The German assistant smiled satirically. It was all of a piece. At least, the younger women were perfectly frank about it: they did not feel themselves forced to employ sarcasm in their references; it was not necessary for them to appear to have definitely chosen this life in preference to any other. Four years was little to lend to such an experiment. But the older women, who sat on those prim little platforms year after year—a sudden curiosity possessed her to know how many of them were really satisfied.
Could it be that they had preferred—actually preferred—But she had, herself, three years ago. She shook her head decidedly. "Not for nine years, not for nine!" she murmured, as she caught through the heavy door a familiar voice raised to emphasize some French phrase.
And yet, somebody must teach them. They could not be born with foreign idioms and historical dates and mathematical formulae in their little heads. She herself deplored the modern tendency that sent a changing drift of young teachers through the colleges, to learn at the expense of the students a soon relinquished profession. But how ridiculous the position of the women who prided themselves on the steadiness and continuity of their service! Surely they must find it an empty success at times. They must regret.
She was passing through the chapel. Two scrubbing-women were straightening the chairs, their backs turned to her.
"From all I hear," said one, with a chuckle and a sly glance, "we'll be afther gettin' our invitations soon."
"An' to what?" demanded the other quickly.
"Sure, they say it's a weddin'."
"Ah, now, hush yer noise, Mary Nolan; 'tis no such thing. I've had enough o' husbands. I know when I'm doin' well, an' that's as I am!"
"'Tis strange that the men sh'd think different, now, but they do!"
They laughed heartily and long. The German assistant looked at the broad backs meditatively. Just now they seemed to her more consistent than any other women in the great building.
She walked quickly across the greening campus. The close-set brick buildings seemed to press up against her; every window stood for some crowded, narrow room, filled with books and tea-cups and clothes and photographs—hundreds of them, and all alike. In her own room she tried to reason herself out of this intolerable depression, to realize the advantages of a quiet life in what was surely the same pleasant, cultured atmosphere to which she had so eagerly looked forward three years ago. Her room was large, well furnished, perfectly heated; and if the condition of her closet would have appeared nothing short of appalling to a householder, that condition was owing to the hopeless exigencies of the occasion. With the exception of that whited sepulchre, all was neat, artistic, eminently habitable. She surveyed it critically: the "Mona Lisa," the large "Melrose Abbey," the Burne-Jones draperies, and the "Blessed Damozel" that spread a placid if monotonous culture through the rooms of educated single women. A proper appreciation of polished wood, the sanitary and aesthetic values of the open fire, a certain scheme in couch-pillows, all linked it to the dozen other rooms that occupied the same relative ground-floor corners in a dozen other houses. Some of them had more books, some ran to handsome photographs, some afforded fads in old furniture; but it was only a question of more or less. It looked utterly impersonal to-day; its very atmosphere was artificial, typical, a pretended self-sufficiency.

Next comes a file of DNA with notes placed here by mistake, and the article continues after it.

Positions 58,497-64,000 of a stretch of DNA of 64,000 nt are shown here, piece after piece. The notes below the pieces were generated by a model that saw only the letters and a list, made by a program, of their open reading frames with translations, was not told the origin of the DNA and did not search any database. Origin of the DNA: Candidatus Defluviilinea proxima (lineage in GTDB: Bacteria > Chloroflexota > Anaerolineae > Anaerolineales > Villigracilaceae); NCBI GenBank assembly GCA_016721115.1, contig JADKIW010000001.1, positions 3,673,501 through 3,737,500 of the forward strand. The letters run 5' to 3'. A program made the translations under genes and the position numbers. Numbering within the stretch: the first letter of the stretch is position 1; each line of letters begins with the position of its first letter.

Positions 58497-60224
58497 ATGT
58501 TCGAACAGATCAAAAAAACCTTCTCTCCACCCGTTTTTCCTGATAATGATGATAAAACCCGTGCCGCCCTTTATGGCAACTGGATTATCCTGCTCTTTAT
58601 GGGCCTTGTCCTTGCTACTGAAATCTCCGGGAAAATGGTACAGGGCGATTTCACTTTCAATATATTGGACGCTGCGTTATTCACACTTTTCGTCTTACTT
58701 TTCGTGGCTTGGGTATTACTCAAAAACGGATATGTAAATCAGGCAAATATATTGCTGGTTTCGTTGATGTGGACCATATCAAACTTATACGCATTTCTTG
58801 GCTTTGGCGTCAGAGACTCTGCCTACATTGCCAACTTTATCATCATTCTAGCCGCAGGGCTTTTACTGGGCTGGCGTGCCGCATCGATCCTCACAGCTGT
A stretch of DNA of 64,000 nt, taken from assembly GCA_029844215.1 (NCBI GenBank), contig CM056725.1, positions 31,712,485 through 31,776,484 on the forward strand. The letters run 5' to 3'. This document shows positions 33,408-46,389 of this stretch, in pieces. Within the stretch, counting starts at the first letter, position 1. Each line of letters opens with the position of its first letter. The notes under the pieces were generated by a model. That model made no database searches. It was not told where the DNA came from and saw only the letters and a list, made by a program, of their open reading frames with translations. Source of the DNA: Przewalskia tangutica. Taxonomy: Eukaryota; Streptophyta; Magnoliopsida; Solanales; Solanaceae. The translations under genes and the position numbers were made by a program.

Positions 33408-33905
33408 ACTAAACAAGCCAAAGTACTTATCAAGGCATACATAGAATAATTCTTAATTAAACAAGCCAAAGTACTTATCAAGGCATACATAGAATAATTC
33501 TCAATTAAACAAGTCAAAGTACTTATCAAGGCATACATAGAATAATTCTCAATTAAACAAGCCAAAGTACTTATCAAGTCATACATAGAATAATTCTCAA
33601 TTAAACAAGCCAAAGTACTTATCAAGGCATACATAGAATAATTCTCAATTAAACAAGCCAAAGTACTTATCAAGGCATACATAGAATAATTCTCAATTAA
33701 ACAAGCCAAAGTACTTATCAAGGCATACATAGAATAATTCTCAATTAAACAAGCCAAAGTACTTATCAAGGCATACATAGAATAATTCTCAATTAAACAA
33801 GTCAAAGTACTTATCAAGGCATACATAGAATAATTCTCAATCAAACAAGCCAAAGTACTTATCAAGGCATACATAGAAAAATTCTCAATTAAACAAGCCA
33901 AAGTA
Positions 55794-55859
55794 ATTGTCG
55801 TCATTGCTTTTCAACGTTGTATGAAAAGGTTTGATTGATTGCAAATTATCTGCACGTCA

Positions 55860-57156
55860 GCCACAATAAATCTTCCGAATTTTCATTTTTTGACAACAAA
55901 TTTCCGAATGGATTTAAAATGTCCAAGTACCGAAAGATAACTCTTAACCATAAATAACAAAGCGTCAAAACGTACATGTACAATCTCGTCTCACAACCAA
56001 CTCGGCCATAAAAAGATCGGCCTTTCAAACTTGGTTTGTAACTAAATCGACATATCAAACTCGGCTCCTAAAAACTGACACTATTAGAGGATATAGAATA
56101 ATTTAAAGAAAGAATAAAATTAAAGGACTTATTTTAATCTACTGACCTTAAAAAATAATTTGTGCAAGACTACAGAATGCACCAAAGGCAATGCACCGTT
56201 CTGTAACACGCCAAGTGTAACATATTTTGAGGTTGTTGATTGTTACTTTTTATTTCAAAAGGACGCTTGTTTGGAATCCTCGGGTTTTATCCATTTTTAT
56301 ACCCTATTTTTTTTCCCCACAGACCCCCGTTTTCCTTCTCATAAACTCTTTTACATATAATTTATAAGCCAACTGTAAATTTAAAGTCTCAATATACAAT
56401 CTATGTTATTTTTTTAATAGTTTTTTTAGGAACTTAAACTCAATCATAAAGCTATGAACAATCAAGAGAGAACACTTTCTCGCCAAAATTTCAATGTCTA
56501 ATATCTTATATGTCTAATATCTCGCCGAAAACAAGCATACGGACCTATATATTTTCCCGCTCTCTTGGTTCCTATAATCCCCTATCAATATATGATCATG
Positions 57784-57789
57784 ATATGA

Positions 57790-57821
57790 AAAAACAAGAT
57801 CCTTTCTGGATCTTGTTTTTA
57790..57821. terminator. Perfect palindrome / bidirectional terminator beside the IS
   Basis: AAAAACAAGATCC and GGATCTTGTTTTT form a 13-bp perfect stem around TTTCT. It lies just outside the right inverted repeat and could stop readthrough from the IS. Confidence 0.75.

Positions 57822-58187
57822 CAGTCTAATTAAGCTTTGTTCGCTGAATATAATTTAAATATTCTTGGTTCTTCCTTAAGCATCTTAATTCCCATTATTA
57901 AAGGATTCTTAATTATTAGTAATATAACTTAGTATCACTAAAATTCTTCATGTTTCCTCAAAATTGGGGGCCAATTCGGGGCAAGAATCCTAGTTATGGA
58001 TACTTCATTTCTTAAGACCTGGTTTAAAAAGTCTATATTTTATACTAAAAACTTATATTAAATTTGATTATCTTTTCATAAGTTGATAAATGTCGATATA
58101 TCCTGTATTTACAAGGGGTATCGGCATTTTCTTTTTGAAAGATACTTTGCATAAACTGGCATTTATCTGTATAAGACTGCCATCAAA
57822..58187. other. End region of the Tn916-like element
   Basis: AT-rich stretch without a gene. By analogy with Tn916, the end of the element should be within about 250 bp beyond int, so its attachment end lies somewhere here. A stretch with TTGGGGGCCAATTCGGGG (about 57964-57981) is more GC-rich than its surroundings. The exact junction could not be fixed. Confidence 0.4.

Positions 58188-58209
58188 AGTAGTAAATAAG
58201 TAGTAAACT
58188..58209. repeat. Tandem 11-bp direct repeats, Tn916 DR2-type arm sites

How many years more should she live in it—three, nine, thirteen? The tide of girls would ebb and flow with every June and September; eighteen to twenty-two would ring their changes through the terms, and she could take her choice of the two methods of regarding them: she could insist on a perennial interest in the separate personalities, and endure weariness for the sake of an uncertain influence; or she could mass them frankly as the student body, and confine the connection to marking their class-room efforts and serving their meat in the dining-room. The latter was at once more honest and more easy; all but the most ambitious or the most conscientious came ta it sooner or later.